Particulate Matter Air Pollution Induces Vascular Endothelial Dysfunction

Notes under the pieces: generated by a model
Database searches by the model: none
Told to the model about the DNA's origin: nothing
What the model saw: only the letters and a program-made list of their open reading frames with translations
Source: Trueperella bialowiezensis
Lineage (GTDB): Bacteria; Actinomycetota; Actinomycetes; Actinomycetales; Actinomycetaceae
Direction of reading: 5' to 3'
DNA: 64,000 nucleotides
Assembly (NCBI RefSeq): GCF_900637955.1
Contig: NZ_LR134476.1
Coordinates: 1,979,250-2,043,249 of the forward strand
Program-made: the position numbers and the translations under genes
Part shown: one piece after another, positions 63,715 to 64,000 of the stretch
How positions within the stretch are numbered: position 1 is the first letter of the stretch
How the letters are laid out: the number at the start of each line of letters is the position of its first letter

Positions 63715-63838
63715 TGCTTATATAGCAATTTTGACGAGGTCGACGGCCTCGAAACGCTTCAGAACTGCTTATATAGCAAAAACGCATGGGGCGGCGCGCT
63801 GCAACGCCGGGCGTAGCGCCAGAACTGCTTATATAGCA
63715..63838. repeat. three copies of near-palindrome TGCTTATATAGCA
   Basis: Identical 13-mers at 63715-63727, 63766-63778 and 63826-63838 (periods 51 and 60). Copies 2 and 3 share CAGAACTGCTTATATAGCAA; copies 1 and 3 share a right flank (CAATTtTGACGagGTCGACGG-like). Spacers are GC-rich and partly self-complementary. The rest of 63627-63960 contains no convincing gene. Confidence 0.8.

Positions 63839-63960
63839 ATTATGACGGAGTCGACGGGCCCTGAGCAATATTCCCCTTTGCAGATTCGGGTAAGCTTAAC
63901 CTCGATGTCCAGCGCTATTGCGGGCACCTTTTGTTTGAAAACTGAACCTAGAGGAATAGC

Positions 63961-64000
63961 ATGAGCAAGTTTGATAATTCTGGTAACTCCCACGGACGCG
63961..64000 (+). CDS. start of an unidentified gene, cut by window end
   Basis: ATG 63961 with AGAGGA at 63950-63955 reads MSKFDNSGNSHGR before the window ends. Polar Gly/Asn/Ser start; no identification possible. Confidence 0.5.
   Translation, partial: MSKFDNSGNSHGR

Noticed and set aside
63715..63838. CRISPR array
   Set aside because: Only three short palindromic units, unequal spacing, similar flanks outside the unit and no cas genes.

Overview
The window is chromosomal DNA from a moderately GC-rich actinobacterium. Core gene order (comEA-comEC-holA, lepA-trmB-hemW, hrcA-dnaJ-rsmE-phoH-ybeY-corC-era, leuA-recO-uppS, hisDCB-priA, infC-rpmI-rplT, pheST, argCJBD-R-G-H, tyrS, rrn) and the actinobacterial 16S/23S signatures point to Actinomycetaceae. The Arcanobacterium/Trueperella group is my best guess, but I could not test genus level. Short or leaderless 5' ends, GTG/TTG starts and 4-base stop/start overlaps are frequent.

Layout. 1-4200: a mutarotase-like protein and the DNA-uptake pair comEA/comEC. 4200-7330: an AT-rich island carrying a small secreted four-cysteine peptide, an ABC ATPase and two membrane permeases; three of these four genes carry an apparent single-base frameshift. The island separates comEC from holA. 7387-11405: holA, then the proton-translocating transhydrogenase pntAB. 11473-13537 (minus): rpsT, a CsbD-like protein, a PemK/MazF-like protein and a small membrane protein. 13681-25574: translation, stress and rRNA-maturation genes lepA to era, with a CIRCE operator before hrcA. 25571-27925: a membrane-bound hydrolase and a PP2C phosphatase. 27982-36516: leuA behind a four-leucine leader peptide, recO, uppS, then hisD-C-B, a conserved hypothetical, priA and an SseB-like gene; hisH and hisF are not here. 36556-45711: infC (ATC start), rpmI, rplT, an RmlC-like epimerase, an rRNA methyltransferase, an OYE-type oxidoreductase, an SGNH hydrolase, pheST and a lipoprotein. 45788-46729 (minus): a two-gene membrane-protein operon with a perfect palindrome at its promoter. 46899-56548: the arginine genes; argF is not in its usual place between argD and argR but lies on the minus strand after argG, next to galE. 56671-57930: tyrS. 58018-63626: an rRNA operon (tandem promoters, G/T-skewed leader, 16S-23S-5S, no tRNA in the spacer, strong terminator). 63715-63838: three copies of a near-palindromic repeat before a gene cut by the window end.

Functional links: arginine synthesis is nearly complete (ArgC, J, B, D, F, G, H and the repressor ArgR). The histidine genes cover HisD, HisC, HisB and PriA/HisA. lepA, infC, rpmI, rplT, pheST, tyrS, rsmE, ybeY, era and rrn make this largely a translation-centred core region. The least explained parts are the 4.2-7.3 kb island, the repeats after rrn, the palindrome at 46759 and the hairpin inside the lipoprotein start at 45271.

Despite improvements in air quality over the past few decades, research shows that elevated levels of particulate matter air pollution (called PM10) are associated with an increase in cardiovascular disease (CVD) and death. More than 800,000 deaths a year can be attributed to PM10-induced CVD, including life threatening irregular heartbeats, atherosclerosis, heart attack and stroke. Diesel exhaust particulates are the major contributor to PM10 in most urban centres worldwide. But there is little evidence to describe how these particulates affect cardiovascular function. The endothelium is a monolayer of cells separating blood from the vascular wall, thus providing physical and biological protection. Importantly, endothelium plays a major role in protecting, activating and controlling cardiovascular function. Activation of endothelium is implicated in the development of atherosclerosis. Ni (Nicola) Bai is investigating whether exposure to diesel exhaust particulates induces dysfunction in these cells, causing the progression of atherosclerosis, and ultimately leading to heart attack and stroke. The findings should help develop interventions that minimize or prevent deaths associated with breathing polluted air.